Ketamine may be an effective short-term treatment for suicidal thoughts

Ketamine may be an effective short-term treatment for suicidal thoughts

Research suggests that some patients hospitalised for severe suicidal thoughts could benefit from ketamine.

Around 700,000 people worldwide die by suicide annually, and up to 20 times this number attempt suicide. Most suicide ideas will not lead to a suicidal act; all suicidal acts are preceded by suicidal thoughts. Thus, rapidly resolving a suicidal crisis before it is acted on might prevent many deaths.

Ketamine is a fast-acting, efficient treatment for patients hospitalised for severe suicidal thoughts (ideation), finds a clinical trial published by The BMJ today.

The results suggested that some patients with severe suicidal thoughts, particularly those with bipolar disorder, could benefit from ketamine, as current treatment options are limited.

Treating suicidal thoughts with ketamine

Ketamine is a powerful and quick-acting sedative, which rapidly deadens pain without loss of consciousness. It is approved as an aesthetic but is also a promising drug to rapidly reduce suicidal thoughts. However, poor-quality studies have left too much uncertainty about the balance of benefits and harms in this situation to provide clinically useful evidence.

To address this, researchers investigated the anti-suicidal effects of ketamine over a six-week period amongst 156 patients (aged 18 or over) voluntarily admitted to a hospital in France with severe suicidal thoughts between April 2015 and March 2019.

Before starting the trial, patients completed a thorough clinical assessment and were divided into three diagnostic groups: bipolar disorder, depressive disorder, or other psychiatric disorders.

Patients were randomly allocated to receive two 40-minute intravenous infusions of either ketamine or placebo (saline) over 24 hours, in addition to the usual treatment. The researchers then assessed the rate of patients in full suicidal remission at day three, confirmed by a score of three or less on a clinical rates scale for suicidal thoughts based on 19 items score zero to two (maximum score 38).

The results of the study

The researchers found that more patients receiving ketamine reached full remission of suicidal thoughts at day three than those receiving placebo (63% of patients in the ketamine group compared with 32% in the placebo group). All side effects were rated as minor and reduced significantly between the first assessment and day four.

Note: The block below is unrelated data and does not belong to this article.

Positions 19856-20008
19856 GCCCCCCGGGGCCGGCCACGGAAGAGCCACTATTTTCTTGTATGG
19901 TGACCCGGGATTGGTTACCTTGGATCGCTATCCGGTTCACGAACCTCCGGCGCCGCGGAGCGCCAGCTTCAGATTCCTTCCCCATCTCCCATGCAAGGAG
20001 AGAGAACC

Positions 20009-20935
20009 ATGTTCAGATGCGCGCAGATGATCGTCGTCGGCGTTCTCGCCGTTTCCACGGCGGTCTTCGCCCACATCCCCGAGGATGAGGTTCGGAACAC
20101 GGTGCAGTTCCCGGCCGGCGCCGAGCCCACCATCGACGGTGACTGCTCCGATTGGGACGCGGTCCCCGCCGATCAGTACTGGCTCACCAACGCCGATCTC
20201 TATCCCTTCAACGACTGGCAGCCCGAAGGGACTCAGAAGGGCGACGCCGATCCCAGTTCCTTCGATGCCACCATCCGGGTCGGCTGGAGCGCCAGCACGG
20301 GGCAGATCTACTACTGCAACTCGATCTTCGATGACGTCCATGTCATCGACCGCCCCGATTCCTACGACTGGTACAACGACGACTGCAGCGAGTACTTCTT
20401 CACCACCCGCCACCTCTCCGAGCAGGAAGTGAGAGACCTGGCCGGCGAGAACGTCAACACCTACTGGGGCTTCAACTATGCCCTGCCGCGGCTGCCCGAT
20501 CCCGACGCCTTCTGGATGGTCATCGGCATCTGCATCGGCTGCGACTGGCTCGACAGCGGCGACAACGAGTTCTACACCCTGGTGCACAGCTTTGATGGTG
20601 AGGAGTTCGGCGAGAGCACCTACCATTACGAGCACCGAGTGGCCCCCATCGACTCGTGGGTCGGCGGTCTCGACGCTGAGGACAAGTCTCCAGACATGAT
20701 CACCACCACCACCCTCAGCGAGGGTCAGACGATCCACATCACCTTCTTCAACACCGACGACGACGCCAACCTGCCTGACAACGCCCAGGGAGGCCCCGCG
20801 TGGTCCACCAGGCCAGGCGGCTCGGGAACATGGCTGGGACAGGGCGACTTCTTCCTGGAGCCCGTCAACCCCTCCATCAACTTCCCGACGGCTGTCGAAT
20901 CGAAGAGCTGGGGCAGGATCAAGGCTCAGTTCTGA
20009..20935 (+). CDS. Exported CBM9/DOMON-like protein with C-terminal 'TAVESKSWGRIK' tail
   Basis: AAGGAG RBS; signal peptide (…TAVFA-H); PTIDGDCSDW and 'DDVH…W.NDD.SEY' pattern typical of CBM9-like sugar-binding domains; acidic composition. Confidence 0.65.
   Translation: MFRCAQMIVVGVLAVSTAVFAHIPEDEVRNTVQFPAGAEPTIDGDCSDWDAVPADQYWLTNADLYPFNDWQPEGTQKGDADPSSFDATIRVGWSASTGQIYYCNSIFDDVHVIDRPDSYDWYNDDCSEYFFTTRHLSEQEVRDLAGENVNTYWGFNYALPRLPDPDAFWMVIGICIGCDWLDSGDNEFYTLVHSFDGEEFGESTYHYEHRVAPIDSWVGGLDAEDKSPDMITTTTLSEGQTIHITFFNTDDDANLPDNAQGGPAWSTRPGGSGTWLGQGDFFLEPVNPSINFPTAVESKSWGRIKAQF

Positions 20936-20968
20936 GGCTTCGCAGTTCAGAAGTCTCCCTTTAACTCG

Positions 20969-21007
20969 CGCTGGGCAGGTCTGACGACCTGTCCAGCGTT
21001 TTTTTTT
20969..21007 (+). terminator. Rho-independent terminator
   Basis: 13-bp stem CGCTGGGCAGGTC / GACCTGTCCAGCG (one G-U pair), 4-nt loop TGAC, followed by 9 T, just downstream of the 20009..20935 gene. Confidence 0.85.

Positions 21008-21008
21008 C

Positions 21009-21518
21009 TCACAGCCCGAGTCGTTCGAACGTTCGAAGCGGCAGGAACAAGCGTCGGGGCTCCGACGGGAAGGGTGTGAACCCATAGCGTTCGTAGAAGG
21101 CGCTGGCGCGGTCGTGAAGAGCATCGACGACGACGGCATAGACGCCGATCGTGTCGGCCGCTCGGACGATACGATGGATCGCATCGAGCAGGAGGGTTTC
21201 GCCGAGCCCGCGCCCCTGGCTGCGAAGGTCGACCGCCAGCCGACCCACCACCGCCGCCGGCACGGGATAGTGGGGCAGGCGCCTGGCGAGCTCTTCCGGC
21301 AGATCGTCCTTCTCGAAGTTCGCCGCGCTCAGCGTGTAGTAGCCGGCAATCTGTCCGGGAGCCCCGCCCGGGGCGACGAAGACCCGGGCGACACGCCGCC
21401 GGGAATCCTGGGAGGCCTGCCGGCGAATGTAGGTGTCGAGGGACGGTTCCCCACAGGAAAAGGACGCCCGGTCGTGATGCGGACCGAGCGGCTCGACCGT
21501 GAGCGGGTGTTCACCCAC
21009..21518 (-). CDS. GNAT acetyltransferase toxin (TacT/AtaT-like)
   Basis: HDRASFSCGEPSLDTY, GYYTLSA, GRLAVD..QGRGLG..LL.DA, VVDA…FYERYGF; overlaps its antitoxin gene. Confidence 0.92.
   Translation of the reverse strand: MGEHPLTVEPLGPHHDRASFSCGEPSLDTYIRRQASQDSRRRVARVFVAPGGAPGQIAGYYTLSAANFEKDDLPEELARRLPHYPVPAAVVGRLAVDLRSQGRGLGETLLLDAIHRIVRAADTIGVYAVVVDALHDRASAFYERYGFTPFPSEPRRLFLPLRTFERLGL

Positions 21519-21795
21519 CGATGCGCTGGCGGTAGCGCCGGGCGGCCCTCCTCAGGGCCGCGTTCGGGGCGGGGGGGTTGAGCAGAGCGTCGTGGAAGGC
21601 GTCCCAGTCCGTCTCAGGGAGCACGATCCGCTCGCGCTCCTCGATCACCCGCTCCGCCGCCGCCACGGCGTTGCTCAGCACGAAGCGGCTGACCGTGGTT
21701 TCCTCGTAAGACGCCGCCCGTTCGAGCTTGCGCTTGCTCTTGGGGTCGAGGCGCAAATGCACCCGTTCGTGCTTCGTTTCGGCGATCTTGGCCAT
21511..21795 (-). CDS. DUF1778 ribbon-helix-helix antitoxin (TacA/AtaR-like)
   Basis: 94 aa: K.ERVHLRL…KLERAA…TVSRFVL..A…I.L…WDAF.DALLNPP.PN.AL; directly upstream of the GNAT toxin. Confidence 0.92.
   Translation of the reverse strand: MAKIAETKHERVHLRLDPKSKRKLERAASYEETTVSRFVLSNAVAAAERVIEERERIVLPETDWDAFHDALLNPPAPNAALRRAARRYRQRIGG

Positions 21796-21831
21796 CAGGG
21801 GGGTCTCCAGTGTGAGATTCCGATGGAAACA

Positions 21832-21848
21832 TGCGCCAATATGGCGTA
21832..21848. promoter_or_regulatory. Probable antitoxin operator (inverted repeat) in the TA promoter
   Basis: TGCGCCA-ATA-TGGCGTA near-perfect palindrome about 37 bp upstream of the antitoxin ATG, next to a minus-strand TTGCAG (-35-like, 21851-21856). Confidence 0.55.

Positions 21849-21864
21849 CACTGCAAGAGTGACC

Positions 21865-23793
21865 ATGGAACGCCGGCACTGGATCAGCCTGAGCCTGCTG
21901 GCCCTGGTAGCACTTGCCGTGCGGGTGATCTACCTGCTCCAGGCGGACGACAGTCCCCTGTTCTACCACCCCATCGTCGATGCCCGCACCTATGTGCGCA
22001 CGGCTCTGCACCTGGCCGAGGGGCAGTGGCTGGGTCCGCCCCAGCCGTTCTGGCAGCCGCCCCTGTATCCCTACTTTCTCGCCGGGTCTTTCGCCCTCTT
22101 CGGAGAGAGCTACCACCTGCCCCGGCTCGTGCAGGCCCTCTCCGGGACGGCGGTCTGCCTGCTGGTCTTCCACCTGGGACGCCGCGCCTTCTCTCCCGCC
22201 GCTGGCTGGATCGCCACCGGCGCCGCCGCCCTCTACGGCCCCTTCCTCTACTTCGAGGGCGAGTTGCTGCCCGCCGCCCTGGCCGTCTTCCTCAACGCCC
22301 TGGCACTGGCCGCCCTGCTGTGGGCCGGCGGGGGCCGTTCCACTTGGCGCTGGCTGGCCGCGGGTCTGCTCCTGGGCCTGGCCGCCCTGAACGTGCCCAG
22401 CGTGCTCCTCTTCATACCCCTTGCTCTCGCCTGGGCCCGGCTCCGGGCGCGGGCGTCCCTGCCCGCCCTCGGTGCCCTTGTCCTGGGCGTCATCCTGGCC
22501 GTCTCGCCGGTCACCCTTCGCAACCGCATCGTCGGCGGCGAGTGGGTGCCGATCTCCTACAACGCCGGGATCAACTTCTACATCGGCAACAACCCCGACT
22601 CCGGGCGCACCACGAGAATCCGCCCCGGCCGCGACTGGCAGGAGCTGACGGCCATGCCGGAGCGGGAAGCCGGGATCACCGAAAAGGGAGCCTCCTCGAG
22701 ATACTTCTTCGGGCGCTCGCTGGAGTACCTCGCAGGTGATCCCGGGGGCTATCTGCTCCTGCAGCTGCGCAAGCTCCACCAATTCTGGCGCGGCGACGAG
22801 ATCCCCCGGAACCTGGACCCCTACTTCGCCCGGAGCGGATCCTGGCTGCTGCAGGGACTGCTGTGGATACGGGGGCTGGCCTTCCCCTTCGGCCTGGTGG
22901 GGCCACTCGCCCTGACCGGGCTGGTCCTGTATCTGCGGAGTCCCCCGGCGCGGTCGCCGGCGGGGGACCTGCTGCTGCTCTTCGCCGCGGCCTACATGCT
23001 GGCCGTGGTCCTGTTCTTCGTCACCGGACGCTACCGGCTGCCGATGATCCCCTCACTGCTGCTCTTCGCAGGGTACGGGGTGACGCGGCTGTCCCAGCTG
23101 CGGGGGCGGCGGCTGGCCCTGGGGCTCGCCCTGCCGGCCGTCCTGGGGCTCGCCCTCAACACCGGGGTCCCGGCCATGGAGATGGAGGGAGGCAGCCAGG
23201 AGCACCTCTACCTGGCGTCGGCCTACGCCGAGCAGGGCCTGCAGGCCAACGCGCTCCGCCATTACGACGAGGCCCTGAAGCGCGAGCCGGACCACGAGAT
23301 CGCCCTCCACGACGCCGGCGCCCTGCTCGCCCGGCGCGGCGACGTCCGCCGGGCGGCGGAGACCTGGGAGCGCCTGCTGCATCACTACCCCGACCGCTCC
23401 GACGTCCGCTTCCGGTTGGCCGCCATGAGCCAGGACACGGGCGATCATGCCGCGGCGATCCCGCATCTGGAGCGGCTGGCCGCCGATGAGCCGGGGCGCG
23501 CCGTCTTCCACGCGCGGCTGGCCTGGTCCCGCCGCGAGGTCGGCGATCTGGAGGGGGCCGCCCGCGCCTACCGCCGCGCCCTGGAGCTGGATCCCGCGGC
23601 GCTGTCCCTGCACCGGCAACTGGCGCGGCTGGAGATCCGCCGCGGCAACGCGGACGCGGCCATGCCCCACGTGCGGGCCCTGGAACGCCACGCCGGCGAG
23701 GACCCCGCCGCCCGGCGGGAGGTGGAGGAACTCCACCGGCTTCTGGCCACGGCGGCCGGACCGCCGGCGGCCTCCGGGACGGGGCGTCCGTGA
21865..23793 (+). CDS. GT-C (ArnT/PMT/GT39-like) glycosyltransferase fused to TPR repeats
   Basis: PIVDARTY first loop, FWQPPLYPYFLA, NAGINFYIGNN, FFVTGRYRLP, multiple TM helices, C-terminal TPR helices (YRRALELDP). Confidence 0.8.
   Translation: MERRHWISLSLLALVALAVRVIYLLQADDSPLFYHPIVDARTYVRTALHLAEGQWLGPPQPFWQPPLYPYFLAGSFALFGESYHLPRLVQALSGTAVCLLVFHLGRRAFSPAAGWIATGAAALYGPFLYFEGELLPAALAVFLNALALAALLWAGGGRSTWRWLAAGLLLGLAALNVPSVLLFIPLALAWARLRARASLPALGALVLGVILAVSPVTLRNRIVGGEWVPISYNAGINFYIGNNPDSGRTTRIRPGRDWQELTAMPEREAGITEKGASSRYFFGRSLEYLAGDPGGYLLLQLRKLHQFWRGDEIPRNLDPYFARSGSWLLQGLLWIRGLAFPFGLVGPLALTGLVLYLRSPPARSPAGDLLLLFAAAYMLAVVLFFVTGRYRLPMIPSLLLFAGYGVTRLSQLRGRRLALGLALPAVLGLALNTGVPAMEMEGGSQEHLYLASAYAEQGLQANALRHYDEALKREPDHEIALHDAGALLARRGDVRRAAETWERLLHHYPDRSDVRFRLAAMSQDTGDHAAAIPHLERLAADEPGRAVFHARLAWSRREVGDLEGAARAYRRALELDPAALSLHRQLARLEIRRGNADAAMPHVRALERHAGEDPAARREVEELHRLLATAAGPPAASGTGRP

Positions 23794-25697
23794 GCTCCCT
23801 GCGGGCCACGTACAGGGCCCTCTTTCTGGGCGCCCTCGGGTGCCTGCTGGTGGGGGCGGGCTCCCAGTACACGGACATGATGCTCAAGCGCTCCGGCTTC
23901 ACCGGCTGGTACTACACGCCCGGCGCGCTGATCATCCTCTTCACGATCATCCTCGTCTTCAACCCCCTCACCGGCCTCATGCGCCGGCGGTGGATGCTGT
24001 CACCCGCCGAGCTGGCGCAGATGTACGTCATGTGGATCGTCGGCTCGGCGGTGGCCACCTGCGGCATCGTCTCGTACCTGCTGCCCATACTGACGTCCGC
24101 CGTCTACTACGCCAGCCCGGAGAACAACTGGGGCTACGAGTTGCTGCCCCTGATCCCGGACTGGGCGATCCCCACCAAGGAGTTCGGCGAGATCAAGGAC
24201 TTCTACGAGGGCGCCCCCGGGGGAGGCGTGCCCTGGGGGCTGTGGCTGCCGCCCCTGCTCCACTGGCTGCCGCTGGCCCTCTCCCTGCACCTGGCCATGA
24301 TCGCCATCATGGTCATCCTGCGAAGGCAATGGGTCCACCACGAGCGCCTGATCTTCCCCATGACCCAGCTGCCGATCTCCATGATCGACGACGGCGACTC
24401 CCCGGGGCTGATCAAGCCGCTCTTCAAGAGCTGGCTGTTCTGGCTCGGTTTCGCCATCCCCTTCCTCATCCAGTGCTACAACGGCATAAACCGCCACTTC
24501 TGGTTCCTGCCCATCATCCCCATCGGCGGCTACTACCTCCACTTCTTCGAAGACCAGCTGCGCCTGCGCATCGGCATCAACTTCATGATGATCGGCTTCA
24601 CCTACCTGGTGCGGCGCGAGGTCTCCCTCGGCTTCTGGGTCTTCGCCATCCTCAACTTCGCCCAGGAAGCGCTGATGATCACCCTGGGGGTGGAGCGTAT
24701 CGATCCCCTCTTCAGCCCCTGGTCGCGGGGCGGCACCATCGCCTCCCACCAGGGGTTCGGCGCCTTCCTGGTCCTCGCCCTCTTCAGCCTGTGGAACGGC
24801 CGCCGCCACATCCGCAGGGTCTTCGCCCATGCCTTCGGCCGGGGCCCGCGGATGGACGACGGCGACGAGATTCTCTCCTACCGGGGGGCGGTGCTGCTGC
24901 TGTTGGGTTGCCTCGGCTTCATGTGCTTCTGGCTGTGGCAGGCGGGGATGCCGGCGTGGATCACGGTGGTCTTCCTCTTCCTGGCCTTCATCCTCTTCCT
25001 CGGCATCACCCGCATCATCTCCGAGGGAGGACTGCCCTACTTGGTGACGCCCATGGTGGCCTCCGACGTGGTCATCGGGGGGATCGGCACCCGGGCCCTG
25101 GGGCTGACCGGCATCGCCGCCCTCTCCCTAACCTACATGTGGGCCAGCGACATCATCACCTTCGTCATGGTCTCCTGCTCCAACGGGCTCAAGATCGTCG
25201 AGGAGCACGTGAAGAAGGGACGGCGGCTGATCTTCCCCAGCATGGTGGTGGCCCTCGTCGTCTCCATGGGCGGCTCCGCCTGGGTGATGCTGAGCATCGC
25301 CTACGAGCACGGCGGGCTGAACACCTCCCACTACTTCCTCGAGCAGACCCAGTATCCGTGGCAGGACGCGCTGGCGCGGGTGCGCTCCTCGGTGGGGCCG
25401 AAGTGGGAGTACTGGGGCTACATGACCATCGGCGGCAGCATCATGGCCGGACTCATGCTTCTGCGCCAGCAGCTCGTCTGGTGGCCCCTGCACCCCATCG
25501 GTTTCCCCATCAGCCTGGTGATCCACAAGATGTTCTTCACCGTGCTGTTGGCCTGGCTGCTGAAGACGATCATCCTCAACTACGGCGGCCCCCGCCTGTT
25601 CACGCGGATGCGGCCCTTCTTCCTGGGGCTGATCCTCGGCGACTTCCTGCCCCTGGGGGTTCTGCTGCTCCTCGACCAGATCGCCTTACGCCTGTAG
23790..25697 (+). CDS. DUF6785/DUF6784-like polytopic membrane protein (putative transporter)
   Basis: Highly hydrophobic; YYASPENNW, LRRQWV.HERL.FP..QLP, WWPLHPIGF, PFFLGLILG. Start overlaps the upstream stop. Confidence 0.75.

In the ketamine group, one patient died from suicide, although this was determined by the oversight committee to be unrelated to the intervention. These results were unchanged after adjusting for other potentially influential factors.

Ketamine’s effect was greatest in patients with bipolar disorder, whereas no meaningful benefits were seen in patients with major depression or other mental illnesses. However, caution must be exercised because the data is from a small number of participants.

The drug also appeared to relieve psychological pain, and the researchers suggested that this analgesic effect might explain its benefits on the reduction of suicidal thoughts. However, the study uncovered that ketamine was not effective at weeks four and six.

These findings indicated that ketamine is rapid, safe, and effective in the short term for acute care in hospitalised suicidal patients, they wrote. However, they stress that ketamine is a drug with a potential for abuse and say longer follow-up of larger samples will be necessary to examine benefits on suicidal behaviours and long-term harm.

This new trial challenges current thinking about ketamine said psychiatry specialist Riccardo De Giorgi in a linked editorial.

Whilst it provides evidence that ketamine reduces suicidal thoughts in some people, he questioned whether ketamine will be given to eligible patients with suicidal thoughts any time soon, “given the plausible concern that the widespread use of ketamine might trigger a new opioid style crisis.”

Whether the emergency use of ketamine for suicidal crises will be recommended in practice depends on many other factors, he added, including the values and preferences of patients, clinicians, researchers, and policymakers.


Please enter your comment!
Please enter your name here